Language policy

Language policy

Chinese minority languages face extinction
China’s minority languages face the threat of extinction, a new study has found. A WordFinder study, based on UNESCO’s Atlas of the World’s Languages in Danger, has found that 25 ethnic minority languages in China are now being pushed to the brink of extinction. One language, known as Fuyu Kyrgyz, can be traced back to central Siberia three centuries ago, but is now only spoken by 10 elderly residents of Fuyu County, in China’s northernmost Heilongjiang province, the study found. Li Jinfang, an ethnic minority language researcher from Beijing’s Minzu University of China, believed China’s urbanization and rapidly developing economy had contributed to the decline, with people finding it more
China’s trying to promote a national language. Not everyone is pleased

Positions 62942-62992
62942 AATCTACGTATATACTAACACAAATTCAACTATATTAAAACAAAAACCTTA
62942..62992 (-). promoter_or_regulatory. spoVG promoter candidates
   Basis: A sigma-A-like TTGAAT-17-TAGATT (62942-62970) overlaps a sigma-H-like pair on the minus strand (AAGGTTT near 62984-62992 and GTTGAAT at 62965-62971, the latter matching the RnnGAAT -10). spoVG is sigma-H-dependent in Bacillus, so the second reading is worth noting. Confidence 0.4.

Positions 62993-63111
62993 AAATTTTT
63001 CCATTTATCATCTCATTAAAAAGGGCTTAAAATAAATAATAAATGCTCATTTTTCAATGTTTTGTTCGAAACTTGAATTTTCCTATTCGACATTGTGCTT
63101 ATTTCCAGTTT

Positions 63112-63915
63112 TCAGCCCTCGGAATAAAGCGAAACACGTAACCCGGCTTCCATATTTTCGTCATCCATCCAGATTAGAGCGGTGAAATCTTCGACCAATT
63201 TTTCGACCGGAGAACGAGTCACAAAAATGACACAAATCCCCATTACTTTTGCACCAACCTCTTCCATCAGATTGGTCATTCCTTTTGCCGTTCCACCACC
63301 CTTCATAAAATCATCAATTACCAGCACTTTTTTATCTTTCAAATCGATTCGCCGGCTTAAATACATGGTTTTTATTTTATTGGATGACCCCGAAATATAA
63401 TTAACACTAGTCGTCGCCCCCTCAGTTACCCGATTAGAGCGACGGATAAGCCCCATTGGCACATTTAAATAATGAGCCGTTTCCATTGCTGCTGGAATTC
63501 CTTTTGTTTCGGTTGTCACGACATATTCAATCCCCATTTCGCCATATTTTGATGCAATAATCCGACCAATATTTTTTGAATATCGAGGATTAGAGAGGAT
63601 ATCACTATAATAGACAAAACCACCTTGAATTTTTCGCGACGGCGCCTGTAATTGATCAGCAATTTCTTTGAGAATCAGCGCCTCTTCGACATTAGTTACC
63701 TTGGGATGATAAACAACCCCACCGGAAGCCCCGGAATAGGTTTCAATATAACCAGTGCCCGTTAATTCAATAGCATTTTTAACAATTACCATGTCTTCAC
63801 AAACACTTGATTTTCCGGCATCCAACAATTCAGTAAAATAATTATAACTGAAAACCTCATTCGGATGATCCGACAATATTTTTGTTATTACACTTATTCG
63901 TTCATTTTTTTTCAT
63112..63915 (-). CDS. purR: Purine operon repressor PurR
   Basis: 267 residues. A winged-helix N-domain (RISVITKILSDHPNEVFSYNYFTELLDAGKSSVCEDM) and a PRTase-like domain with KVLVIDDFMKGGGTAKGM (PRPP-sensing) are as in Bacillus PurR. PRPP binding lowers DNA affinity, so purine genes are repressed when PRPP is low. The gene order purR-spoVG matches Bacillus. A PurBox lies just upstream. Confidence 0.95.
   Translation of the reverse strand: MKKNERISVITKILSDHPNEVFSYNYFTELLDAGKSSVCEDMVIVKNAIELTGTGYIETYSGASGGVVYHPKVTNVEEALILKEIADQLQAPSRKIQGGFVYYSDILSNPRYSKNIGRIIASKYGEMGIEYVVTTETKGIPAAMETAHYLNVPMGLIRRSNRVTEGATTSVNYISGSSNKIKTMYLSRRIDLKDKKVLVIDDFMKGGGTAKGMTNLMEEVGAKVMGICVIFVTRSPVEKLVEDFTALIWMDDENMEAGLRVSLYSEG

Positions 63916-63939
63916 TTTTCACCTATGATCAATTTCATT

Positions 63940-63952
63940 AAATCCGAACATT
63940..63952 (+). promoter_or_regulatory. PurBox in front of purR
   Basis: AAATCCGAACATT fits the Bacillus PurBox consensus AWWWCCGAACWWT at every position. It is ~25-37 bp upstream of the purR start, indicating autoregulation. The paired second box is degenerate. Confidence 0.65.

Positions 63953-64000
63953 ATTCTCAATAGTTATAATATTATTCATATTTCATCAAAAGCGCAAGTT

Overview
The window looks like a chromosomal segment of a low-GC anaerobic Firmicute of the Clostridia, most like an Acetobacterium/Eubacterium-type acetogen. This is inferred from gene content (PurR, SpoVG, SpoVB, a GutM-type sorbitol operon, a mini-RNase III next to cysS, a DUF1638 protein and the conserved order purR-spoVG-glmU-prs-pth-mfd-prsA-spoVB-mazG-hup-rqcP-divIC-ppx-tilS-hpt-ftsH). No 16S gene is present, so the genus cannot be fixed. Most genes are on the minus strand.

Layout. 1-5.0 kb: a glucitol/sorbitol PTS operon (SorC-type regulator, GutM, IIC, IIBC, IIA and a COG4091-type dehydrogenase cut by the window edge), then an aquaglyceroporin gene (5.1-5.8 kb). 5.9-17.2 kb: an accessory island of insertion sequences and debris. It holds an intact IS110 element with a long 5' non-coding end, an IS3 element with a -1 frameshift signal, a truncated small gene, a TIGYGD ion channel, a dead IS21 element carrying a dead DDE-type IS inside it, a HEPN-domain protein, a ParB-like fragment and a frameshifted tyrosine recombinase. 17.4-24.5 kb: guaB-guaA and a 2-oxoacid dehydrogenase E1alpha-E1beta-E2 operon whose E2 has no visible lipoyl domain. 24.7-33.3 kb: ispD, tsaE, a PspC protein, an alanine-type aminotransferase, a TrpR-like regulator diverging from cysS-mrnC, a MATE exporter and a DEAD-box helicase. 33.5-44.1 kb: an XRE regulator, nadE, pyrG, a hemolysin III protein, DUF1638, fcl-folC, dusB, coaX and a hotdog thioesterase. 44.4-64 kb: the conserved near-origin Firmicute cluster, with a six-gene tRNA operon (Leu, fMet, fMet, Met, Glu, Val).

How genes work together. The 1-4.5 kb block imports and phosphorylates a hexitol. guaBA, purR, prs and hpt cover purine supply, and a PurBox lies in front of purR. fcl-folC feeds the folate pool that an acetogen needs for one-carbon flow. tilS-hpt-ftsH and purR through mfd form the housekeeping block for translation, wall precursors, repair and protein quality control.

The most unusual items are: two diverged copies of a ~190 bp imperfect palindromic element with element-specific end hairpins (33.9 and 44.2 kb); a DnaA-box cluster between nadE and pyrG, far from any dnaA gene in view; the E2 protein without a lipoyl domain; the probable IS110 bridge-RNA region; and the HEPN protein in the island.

Every Tuesday and Thursday, Inkstone Explains unravels the ideas and context behind the headlines to help you understand news about China. China has been promoting the use of Mandarin as the country’s official language for decades, but this official push for “linguistic unity” has proved difficult in the vast country. China’s 1.4 billion residents speak hundreds of mutually unintelligible languages and dialects. National figures show that some 270 million people, or about one in five people, do not speak Mandarin. The official efforts to promote Mandarin have met resistance in regions with large ethnic minority populations who fear losing their culture and language. In August 2020, a governm